Jani

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About the Author

Jani Ziedins (pronounced Ya-nee) is a full-time investor and writer who has successfully traded stocks and options for more than a decade. He earned a B.S. in Mechanical Engineering from the Colorado School of Mines and an MBA and M.S. Marketing from the University of Colorado Denver. His prior professional experience includes manufacturing engineering at Fortune 500 companies, structural engineering, small business consultant, collegiate instructor, and managing investment real estate. He is now fortunate enough to trade full-time from home, affording him the luxury of spending extra time with his wife and two young children.

Martin September 15, 2015

I don’t think this is only about the US economy. The FED must take into account the global economy and mainly the emerging markets. If they raise rates and that would have a negative effect on the global economy, European economy, Asian markets, it will all come back on us like a boomerang. Unfortunately FED is not in a position to pretend that it is all about the US economy and ignore the rest of the world. And the rest of the world is in even bigger mess than the US. I think FED missed the boat. They should have risen the rates in 2013 or 2014, now the economy and the world actually show signs of slowing. Well, let’s see what they would do, but in this matter I agree with Peter Schiff who once said “Yellen has no clue and never had on what’s happening”. She had no clue in 2007 – 2008, she certainly is out of touch now too.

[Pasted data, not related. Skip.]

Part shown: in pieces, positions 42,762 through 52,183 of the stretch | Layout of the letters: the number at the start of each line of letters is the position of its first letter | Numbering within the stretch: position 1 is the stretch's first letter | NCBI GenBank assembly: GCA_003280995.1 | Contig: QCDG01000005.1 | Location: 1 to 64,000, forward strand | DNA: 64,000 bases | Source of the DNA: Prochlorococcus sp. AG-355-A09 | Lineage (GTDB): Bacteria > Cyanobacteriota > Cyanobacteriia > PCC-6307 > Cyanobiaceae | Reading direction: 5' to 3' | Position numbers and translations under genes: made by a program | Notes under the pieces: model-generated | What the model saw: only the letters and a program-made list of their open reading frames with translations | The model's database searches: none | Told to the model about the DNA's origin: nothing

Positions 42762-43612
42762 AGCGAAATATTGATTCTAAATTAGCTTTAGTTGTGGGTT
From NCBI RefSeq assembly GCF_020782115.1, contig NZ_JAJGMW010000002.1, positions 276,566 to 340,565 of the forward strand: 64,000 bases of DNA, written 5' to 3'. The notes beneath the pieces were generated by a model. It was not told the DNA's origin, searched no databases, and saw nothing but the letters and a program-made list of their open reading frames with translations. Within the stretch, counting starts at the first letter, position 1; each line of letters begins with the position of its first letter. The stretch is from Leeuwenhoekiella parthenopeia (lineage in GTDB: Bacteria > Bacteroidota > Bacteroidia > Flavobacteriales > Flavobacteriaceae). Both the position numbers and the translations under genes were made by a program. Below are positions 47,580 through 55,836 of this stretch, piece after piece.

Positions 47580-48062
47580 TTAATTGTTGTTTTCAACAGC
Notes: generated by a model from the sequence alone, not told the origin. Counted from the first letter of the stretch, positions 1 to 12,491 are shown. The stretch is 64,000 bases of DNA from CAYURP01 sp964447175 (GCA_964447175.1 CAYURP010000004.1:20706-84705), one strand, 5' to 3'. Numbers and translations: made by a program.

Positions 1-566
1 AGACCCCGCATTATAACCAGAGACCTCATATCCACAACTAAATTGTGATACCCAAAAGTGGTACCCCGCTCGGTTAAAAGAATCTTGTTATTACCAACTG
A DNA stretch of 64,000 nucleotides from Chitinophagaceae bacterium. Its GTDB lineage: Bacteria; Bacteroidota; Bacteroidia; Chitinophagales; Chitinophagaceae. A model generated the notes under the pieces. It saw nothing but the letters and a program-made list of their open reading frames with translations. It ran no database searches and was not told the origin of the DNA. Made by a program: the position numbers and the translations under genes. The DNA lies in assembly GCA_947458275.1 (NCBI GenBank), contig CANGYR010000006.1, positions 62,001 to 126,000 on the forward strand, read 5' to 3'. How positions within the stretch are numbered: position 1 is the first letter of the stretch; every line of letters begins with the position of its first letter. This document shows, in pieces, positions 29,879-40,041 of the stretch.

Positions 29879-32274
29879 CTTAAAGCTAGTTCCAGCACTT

Jani Ziedins September 16, 2015

    I don’t think it’s the Fed’s job to worry about how poorly China is handling their transition to a market economy. If those problems spill over to our shores then we can do something about it, but until then we cannot make policy decisions based on what could happen. Everyone knows China has been lying about their situation for a while. If the US was significantly vulnerable to a Chinese slowdown, it would have shown up in our numbers already. The other thing is a strong dollar will prop up these fragile export economies because it allows the US consumer to buy more of what they’re selling. Everyone trying to devalue their currency at the same time doesn’t work and it’s time for the US to go the other direction.

      Martin September 17, 2015

      As I expected, FED was paying attention to the world economies (China and emerging markets) and tumbling markets. You are right on your arguments why they should have increased the rates, but they were too scared to do that. Bringing more problems in the future.

        Jani Ziedins September 17, 2015

        Yep, you were right on the Fed. Only years from now will we know if this was the right decision, but that will be for the academics and historians to argue over. In the meantime we have to figure out how to trade it.